Dr. Amanda Brian has been selected to participate in the 2010 Freeman Summer Institute on Japan held at Tokai University in Honolulu, Hawaii. Sponsored by the Japan Studies Association, the institute is an intensive introduction to a wide variety of topics related to Japan. Professor Brian will infuse knowledge gained from the institute into her courses on modern European history, for Japan provides rich comparisons in terms of imperialism and industrialization as well as culture.
She has noted in her own research particular connections between Germany and Japan in the late nineteenth and early twentieth centuries around a newly imagined modern and “scientific” childhood, a childhood promoted at home and exported abroad as universal by, in part, German child advocates. From the Summer Institute on Japan, Professor Brian will return to Coastal to trace the cultural and social exchanges between the modernizing empires of Germany and Japan around their most precious resource—children. Her study will not only illuminate Japan’s response to this universal childhood of western imaginations, but will also indicate Japanese articulations of a modern childhood that then German specialists took note of.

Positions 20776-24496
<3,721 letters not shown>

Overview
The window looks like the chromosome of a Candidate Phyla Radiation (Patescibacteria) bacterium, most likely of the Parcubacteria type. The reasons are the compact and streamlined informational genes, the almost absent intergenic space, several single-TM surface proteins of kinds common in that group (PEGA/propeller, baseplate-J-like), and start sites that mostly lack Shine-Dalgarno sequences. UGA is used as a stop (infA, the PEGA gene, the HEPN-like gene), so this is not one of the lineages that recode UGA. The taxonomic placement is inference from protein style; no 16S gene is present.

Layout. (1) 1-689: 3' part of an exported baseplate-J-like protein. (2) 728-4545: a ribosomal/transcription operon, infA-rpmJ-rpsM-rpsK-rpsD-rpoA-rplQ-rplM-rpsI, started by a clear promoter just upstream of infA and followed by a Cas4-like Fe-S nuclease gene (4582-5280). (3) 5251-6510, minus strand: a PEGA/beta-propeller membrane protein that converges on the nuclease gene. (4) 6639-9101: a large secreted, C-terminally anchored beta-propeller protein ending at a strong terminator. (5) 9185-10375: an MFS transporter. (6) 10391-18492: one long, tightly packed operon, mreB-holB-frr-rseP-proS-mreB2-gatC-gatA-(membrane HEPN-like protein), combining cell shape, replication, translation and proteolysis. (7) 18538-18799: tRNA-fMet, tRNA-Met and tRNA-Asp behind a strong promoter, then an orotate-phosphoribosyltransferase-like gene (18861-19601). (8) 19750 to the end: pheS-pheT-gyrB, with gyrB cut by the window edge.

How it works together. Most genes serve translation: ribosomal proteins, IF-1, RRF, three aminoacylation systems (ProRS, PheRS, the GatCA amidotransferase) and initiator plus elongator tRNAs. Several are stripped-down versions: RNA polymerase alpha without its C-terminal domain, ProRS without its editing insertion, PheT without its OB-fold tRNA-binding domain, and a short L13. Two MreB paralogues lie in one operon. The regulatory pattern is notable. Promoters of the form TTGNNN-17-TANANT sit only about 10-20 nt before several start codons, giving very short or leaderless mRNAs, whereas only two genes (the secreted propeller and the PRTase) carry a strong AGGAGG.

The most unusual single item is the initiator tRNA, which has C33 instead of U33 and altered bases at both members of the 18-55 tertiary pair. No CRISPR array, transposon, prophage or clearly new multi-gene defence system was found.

Associate Professor Eliza Glaze wins NEH sabbatical year fellowship to the National Humanities Center
Dr. Eliza Glaze has been awarded a National Humanities Center sabbatical fellowship for the academic year 2010/11. She will use this scholarly reassignment time, and the outstanding resources of the National Humanities Center, to complete a book on medical history in southern Italy during the eleventh and twelfth centuries.